• Exercise during the day, preferably in the late afternoon before dinner. Engage in an activity that gets your heart beating, raises your body temperature, and gets you breathing hard for at least 20 minutes. Brisk walking can suffice.
  • Avoid heavy meals before bedtime, but also avoid going to bed hungry. A small snack about an hour before bedtime can be helpful.
  • Avoid alcohol consumption within two hours of bedtime. Don’t use alcohol as a sleeping aid. Avoid heavy alcohol use at any time.
  • Reduce caffeine consumption (coffee/tea/soda). If you must have these beverages, have them in the morning or early afternoon and have no more than two cups. Avoid caffeine-containing medications.
  • Quit smoking. Nicotine is a stimulant.
  • Don’t use pot or other drugs. In one way or another, they interfere with good sleep.
  • Be aware of whether your over-the-counter or prescription medications have the potential to disrupt sleep. Discuss this with your physician or pharmacist.
  • Avoid napping during the day, unless you take a quick “power nap” no longer than 20 minutes and no later than the afternoon.
  • Develop a sleep ritual before bedtime. This means engaging in relaxing activities every night at about the same time before you go to bed. Avoid vigorous physical or mental activity and emotional upsets before bedtime. A hot shower or bath may help you relax.
  • Go to bed and get up at regular times, on a schedule that allows you adequate sleep if you sleep well. If you have trouble sleeping, resist the temptation to stay in bed longer in the morning.
  • Consider your sleep environment. Reduce noise if needed through the use of ear plugs or a noise-masking machine. Keep your room temperature between 60 and 70 degrees. Make sure your bed and covers are comfortable.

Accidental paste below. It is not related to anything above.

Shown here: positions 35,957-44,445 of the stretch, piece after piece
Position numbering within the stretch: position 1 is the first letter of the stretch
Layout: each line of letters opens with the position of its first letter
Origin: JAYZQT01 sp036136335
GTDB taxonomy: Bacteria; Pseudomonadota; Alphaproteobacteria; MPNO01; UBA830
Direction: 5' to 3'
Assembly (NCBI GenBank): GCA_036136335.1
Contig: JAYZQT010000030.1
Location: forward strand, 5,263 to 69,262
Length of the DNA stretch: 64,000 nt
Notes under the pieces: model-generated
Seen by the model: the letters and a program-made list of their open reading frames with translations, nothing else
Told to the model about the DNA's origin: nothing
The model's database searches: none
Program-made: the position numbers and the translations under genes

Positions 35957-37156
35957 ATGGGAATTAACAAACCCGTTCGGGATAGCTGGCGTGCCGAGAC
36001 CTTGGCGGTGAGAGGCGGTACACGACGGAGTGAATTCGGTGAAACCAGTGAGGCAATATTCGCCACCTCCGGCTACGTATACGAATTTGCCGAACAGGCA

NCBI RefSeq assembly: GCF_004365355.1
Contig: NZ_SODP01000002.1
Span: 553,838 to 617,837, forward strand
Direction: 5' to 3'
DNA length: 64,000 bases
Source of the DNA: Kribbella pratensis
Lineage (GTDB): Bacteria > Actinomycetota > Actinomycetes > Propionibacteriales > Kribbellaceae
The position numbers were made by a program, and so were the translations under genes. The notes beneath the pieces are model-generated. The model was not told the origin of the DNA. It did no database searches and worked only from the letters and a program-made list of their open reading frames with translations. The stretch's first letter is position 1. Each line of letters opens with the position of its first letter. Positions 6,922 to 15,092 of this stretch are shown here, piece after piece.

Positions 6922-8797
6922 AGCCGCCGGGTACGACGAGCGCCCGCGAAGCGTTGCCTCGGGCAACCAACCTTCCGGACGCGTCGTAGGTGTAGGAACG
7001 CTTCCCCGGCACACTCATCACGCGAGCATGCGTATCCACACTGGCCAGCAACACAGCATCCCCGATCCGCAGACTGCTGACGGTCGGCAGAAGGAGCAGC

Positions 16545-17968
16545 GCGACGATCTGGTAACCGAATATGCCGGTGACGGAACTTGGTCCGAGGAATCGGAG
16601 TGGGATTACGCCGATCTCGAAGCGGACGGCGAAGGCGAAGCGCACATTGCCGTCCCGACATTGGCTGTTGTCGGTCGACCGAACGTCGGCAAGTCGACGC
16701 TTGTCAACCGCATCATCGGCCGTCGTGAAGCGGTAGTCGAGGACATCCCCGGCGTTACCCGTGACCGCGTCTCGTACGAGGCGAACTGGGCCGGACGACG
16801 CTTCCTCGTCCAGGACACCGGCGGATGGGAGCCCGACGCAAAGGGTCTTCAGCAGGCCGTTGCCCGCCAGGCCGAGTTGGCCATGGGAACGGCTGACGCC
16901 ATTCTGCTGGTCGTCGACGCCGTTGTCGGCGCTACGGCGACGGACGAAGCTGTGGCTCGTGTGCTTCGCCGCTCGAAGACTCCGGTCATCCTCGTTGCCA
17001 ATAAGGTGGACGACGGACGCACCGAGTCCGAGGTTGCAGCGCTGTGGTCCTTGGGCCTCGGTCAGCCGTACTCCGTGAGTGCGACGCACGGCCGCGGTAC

• Put your alarm clock where it can be heard but not seen. The bedroom should be a time-free environment. No clock watching!
  • Use your bed only for sleeping and sex. Eliminate non-sleep activities in bed (such as reading, watching TV, or doing work) to strengthen the association between your bed and sleeping (unless these other activities are part of your sleep ritual).
  • Don’t try to make yourself sleep. If you are unable to fall asleep after 20-30 minutes in bed, leave your bed, engage in a relaxing activity and don’t return to bed until you feel sleepy. Repeat if necessary.
  • If you have trouble getting to sleep, try not to get too upset. Do not fight, resist, or fear sleeplessness. This will make it harder to fall asleep. If you are unable to sleep, focus on relaxing physically and mentally. Tell yourself that the next day, you may be somewhat tired, but you will still be able to do what you need to do.
  • If you have consistent sleep problems, experiment with cutting down on your time in bed. You may be spending more hours in bed than the hours of sleep you need, so your sleep becomes thin and restless. Stick with your new schedule; it may take your body a few weeks to adjust.
  • Don’t use over-the-counter or prescription sleeping pills as more than a short-term treatment for insomnia (2-3 weeks at most). Taking sleeping pills for longer periods of time may cause greater sleep problems.

If you have tried these things for several weeks and continue to have difficulty sleeping, the Counseling Service or the Health Service are resources for further help.

For more information about how to get a good night's sleep, check out this video and article from Boston University.

Tips adapted from The Anxiety and Phobia Workbook by Edmund Bourne, Ph.D. and No More Sleepless Nights by Peter Hauri, Ph.D. & Shirley Linde, Ph.D.